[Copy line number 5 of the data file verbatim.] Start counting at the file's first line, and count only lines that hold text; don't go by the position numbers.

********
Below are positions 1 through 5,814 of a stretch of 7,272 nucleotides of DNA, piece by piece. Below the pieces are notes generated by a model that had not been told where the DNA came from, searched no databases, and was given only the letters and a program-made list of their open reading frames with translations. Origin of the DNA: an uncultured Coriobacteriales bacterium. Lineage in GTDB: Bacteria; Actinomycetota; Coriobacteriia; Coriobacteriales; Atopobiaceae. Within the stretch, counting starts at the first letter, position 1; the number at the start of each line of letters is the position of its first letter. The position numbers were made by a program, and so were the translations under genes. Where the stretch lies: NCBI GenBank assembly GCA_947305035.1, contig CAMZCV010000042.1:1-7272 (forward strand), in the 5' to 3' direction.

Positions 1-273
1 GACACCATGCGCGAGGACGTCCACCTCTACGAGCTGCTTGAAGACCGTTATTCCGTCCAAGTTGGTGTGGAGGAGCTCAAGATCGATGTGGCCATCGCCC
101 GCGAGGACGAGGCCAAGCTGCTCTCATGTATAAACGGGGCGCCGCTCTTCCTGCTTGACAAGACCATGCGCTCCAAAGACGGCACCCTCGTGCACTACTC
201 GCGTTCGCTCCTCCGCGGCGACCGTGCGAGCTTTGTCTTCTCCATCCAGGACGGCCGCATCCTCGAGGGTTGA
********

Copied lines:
201 GCGTTCGCTCCTCCGCGGCGACCGTGCGAGCTTTGTCTTCTCCATCCAGGACGGCCGCATCCTCGAGGGTTGA